Flying High…


When the The Infinite Air by Fiona Kidman landed on my desk, I knew it was a read that my dear friend Kim would love - and I was right! *smug face* 

So what's it about? 
Jean Batten became an international icon in 1930s. A brave, beautiful woman, she made a number of heroic solo flights across the world. The newspapers couldn't get enough of her. 
In 1934, she broke Amy Johnson's flight time between England and Australia by six days. The following year, she was the first woman to make the return flight. In 1936, she made the first ever direct flight between England and New Zealand and then the fastest ever trans-Tasman flight. Jean Batten stood for adventure, daring, exploration and glamour. The Second World War ended Jean's flying adventures. She suddenly slipped out of view, disappearing to the Caribbean with her mother and eventually dying in Majorca, buried in a pauper's grave. 
Fiona Kidman's enthralling novel delves into the life of this enigmatic woman. It is a fascinating exploration of early aviation, of fame, and of secrecy...

And here's what Kim had to say… 

Throughout history, daring men and women have boldly gone where no one has been before, conquering land, sea and sky. Just 100 years ago, aviation was new and thrilling. Imagine crossing continents by air! We all take it for granted these days that we can fly to <insert cheap sunshine break here> on our holibobs, but once upon a time not that long ago, we didn’t know how to fly. 

Indeed, the first pilots to attempt long distance travel did so at their peril. Many died. The first man to successfully fly from England to Australia did so in a tiny biplane, the journey taking him 15 days. Think about that next time you settle in for what we have now come to think of a ‘long haul’ flight.

Never one for learning as a child, I now have an insatiable appetite for knowledge. Making up for lost time I guess. That, coupled with the fact my Grandma flew spitfires in the war and it’s too late to ask her everything I wish I had asked her, is why I loved this book. 

The Infinite Air charts one woman’s journey from childhood to aviation pioneer, to old age. I loved the insight into the pivotal moments in Jean Batten’s childhood, the moments that formed the brave and tenacious woman she was to become. Every record breaker has a backstory and it’s fascinating to be privy to it. To see inside their mind and their world and witness the legend being created.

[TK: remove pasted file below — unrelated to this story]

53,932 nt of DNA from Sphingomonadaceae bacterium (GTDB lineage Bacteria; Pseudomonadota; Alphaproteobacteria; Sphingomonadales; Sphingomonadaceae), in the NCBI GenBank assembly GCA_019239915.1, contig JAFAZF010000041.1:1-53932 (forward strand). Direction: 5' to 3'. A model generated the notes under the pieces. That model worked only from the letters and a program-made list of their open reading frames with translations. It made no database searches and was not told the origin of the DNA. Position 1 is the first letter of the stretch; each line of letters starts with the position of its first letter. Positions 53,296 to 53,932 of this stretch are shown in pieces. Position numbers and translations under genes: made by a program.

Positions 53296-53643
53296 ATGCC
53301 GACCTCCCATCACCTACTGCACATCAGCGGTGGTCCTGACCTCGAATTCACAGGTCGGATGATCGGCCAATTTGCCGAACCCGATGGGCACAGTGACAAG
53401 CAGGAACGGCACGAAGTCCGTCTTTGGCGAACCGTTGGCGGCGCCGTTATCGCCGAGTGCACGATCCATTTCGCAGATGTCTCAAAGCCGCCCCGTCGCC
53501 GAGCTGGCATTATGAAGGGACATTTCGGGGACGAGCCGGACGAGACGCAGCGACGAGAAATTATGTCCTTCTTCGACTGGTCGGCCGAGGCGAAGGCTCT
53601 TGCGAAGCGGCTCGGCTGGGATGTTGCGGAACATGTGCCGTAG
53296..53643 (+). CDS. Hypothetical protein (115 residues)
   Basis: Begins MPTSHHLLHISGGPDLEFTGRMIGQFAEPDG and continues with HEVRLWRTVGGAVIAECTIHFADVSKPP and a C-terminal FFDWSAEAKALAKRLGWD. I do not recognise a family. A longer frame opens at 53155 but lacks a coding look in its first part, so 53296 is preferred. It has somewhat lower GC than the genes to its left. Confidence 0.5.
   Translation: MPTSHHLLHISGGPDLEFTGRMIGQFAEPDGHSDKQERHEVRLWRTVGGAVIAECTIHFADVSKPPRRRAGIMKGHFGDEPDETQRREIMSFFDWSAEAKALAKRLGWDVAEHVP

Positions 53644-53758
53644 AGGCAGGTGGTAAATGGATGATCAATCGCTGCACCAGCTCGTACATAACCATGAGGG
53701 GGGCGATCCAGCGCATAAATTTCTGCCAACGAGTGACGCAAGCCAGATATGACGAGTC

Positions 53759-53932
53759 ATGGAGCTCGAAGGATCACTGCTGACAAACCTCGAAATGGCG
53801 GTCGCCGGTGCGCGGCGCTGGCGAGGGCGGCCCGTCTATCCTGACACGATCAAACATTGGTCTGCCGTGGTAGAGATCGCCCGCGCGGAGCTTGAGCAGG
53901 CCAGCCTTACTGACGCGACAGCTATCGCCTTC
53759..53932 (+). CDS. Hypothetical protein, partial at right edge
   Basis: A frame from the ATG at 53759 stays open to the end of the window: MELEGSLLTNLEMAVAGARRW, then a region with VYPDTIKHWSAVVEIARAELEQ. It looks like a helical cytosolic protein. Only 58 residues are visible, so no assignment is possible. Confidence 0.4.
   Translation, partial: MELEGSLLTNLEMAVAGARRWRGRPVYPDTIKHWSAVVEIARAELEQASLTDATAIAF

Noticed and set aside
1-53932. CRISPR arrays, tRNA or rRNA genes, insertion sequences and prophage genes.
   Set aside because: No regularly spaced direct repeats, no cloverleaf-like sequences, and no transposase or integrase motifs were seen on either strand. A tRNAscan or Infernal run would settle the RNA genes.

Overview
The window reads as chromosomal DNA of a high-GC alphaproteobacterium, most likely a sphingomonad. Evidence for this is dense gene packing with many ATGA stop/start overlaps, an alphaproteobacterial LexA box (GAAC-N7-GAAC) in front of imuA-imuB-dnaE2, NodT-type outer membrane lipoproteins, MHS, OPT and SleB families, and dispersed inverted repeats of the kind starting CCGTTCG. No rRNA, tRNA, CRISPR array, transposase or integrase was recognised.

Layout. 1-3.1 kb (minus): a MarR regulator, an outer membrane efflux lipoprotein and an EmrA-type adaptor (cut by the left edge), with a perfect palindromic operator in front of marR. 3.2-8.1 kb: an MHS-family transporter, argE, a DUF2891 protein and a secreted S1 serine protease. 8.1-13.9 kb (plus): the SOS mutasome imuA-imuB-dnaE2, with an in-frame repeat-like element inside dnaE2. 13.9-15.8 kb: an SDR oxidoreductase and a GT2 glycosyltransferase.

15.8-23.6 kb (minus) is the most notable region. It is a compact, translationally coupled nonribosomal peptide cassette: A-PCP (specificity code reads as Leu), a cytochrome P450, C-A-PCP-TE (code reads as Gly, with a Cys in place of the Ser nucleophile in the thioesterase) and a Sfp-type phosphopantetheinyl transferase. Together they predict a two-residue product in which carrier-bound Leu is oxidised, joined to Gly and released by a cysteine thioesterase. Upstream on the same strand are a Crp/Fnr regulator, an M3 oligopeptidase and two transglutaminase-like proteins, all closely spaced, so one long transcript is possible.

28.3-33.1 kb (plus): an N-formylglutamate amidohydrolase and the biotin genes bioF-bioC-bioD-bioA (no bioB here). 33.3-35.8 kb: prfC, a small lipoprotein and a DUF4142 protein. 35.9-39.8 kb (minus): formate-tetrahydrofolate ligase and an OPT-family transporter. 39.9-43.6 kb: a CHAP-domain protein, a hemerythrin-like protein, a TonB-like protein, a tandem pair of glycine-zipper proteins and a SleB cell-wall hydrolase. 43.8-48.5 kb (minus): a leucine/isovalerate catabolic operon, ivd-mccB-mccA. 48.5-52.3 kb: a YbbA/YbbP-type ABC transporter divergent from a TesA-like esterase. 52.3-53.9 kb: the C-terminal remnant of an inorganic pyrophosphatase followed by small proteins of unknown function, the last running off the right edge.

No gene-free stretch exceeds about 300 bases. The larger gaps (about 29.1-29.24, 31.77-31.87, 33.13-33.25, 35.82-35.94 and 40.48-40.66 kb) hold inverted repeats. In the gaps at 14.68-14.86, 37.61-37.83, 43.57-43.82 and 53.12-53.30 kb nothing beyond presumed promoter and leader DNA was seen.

I was still talking about Jean Batten weeks after I finished the book. I couldn’t stop thinking about how much life has changed for women in less than 100 years. The feminist in me, she likes fair play. She spikes at any suggestion a woman can’t do anything a man can. You should have seen the punch I almost threw at the fella who insisted on calling our games room the ‘Boys Room’ where boys go to do sport. 

That’s about as much sexism as I face. But Jean Batten was laughed off the runway when she told people she wanted to fly. Getting married and having babies was all women were good for back then. Reading about Jean’s early years had me incredulously turning the pages, scanning for more evidence of just how shit it was to be a woman back then. A man told Jean she’d make a good secretary. Jean told the man women might require secretaries too one day. The man highly doubted it. Jean’s own father told her: ‘Girls don’t fly.’ Ouch.

Women like Jean paved the way for our generation to do not just anything a man can, but also whatever we damn well please. People told Jean to stop dreaming and be a good young lady, marry and stifle her big ideas. The were just stoking Jean’s fire - she was determined to be somebody. Not just a good female pilot, but a great pilot. Full bloody stop.

The book made me happy and sad. Happy that women like Batten existed then and now. Happy that a woman’s place in the world has changed so much. But sad for Jean. Batten was courageous and determined, yet tortured and lonely. It made me question the true cost of fulfilling such extreme ambition. Because with great achievement must come great sacrifice.

I doff my cap to our foremothers. Each and every woman like Jean, every suffragette, every pioneer feminist who defied, questioned and ignored the low and dull expectations society had for women. We owe those legends the lifestyle we take for given today.
Fab words from this lovely face!

Read all about Kim's legendary Grandma here

Kim's Grandma had WINGS!

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